Stephen Wolfram Q&A

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Some collected questions and answers by Stephen Wolfram

Questions may be edited for brevity; see links for full questions.

November 3, 2011

From: Interview by Mark Jannot, Popular Science

Is it possible for nature, writ large—for the universe itself—to ever do anything that is anything other than incremental?

Yes! When you look at different things that happen in different physical systems, you can ask, is it the same case in the way that fluid flow works in this situation versus that situation? They may not be connected. There’s no requirement that the fluid flow be—from one situation to another, that it change its behavior only a little. If it was evolving under natural selection, it probably would be a requirement that it only change its behavior a little. Evolution doesn’t tend to make these random steps that are absolutely dramatic. But the thing about a lot of nature is that there’s no constraint that anybody should be able to understand what these things do. Sometimes we get confused because our efforts at doing science have caused us to concentrate on cases where we can understand what’s going on, and that means we come to think, gosh, it’s all set up to be understandable. But that’s not true at all. It’s just that we selected the cases that we studied to be those ones. And I think that what tends to happen in nature is that there’s a certain amount of incomprehensible stuff that’s going on where we can look at the underlying components, we can understand those, and then there’s some computationally irreducible process that is what happens when those components actually run and do what they do. And in technology, a lot of what we do is we go out into the natural world and we find components that we can harness for technology. We find donkeys that we can ride on or something, or we find liquid crystals that we can use for displays, or we find other things out there in nature that we can harness for some useful human purpose.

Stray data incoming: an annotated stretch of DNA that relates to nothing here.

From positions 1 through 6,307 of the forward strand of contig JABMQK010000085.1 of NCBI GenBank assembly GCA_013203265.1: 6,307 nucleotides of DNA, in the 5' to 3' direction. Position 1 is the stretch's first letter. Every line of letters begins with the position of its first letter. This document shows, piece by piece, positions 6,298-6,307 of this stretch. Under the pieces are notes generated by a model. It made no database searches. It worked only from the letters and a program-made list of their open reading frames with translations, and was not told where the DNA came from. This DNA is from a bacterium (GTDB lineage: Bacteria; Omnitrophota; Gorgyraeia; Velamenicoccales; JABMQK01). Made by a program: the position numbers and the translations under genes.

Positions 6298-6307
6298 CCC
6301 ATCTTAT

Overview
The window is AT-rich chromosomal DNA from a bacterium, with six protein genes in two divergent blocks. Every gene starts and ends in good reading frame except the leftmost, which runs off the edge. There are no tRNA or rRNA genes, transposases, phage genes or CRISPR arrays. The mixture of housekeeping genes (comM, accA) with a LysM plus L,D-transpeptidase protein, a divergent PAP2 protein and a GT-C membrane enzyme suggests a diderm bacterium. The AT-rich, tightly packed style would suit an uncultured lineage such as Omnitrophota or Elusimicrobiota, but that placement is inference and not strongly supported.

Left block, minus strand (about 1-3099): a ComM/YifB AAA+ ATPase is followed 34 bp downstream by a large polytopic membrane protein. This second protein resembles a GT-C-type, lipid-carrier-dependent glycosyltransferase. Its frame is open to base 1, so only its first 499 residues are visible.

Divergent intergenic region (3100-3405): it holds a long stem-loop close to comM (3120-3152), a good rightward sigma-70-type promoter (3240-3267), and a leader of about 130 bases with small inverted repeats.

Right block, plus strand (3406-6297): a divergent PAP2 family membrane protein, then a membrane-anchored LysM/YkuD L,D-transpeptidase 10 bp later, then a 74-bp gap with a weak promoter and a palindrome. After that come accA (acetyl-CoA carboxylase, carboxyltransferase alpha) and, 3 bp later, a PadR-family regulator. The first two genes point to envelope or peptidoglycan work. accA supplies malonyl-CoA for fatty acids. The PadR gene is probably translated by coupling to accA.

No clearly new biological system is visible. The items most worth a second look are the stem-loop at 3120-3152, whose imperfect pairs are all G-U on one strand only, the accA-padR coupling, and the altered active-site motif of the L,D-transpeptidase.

And one of the things that I know we certainly do a lot of is going out into this computational universe of possible algorithms, in a sense, the computational universe of all possible universes because that’s—our universe operates according to some particular algorithm, but we can readily just go out at a theoretical level and just say, What are all the possible algorithms, what are all the possible universes that exist? And in fact, we can go and look at all those possible algorithms and say, Which ones are doing something that will be useful for some human purpose? And when we find one that’s useful for some human purpose, we can implement it on our computer and maybe one day implement it in some molecule, and then it runs and does something that’s useful for our human purposes. But one of the things that’s important about that methodology—just going out and finding it in the computational universe—is that the thing we find is under no constraint to be comprehensible in its operation to us. When we do engineering, we do things incrementally, and usually it’s the typical party-trick-type thing where you’re shown two objects: one’s an artifact; one’s something that came from nature in some way. A very good heuristic is that the one that looks simpler is the one that humans made. Because most of the technology we build, it’s very repeated motifs of circles and lines and things like this, and it’s built to be comprehensible. I suspect that we’re in the late years of when that will be possible. Increasingly when you look at technological objects, they’ll be things that effectively were found in the computational universe, and they do something really useful. They’re not things that were constructed incrementally in a way that’s readily comprehensible to us, where their operation is readily comprehensible to us.

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